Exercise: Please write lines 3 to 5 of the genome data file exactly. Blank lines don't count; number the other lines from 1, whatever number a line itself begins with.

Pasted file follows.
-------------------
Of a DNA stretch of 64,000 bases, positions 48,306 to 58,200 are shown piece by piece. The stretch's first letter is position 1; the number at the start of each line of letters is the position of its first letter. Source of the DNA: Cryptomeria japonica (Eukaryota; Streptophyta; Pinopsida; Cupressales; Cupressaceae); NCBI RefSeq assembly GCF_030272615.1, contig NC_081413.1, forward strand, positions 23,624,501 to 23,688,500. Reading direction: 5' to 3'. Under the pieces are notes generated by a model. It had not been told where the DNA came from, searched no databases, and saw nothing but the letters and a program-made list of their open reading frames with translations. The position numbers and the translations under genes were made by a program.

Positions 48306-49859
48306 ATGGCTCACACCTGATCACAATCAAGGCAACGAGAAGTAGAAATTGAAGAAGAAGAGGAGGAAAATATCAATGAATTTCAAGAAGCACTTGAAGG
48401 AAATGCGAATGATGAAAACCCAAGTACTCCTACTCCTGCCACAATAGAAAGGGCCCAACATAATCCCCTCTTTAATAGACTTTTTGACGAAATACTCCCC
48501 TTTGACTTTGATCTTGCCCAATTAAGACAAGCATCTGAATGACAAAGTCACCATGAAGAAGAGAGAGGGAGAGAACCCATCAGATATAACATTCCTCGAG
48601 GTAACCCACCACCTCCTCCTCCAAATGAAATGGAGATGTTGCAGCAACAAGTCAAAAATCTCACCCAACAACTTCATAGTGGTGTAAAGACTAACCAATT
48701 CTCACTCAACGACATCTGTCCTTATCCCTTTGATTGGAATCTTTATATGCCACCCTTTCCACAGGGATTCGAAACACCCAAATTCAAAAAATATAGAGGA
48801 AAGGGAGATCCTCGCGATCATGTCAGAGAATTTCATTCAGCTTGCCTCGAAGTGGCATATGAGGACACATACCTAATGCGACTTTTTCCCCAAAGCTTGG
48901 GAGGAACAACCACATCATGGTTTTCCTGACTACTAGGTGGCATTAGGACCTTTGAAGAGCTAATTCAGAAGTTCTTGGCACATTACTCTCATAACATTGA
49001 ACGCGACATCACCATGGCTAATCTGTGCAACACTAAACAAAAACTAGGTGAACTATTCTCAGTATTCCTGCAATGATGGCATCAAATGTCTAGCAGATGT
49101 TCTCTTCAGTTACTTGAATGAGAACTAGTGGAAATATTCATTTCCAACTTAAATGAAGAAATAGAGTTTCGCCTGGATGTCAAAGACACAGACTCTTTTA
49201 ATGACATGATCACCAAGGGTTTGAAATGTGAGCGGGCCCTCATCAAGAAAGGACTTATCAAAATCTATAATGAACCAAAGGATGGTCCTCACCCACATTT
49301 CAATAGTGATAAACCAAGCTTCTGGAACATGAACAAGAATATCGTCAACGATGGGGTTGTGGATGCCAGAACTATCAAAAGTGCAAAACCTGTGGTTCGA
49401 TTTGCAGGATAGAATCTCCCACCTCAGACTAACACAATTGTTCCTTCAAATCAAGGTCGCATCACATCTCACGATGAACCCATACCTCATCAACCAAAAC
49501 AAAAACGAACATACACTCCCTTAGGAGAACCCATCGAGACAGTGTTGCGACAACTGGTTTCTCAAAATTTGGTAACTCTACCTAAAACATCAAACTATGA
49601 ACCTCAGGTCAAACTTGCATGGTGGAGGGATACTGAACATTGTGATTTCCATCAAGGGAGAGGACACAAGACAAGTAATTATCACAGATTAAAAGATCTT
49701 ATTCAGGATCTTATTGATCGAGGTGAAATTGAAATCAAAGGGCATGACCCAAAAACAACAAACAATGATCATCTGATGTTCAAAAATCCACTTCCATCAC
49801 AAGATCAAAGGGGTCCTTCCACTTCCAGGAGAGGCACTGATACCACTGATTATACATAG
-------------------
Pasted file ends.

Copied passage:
48306 ATGGCTCACACCTGATCACAATCAAGGCAACGAGAAGTAGAAATTGAAGAAGAAGAGGAGGAAAATATCAATGAATTTCAAGAAGCACTTGAAGG
48401 AAATGCGAATGATGAAAACCCAAGTACTCCTACTCCTGCCACAATAGAAAGGGCCCAACATAATCCCCTCTTTAATAGACTTTTTGACGAAATACTCCCC
48501 TTTGACTTTGATCTTGCCCAATTAAGACAAGCATCTGAATGACAAAGTCACCATGAAGAAGAGAGAGGGAGAGAACCCATCAGATATAACATTCCTCGAG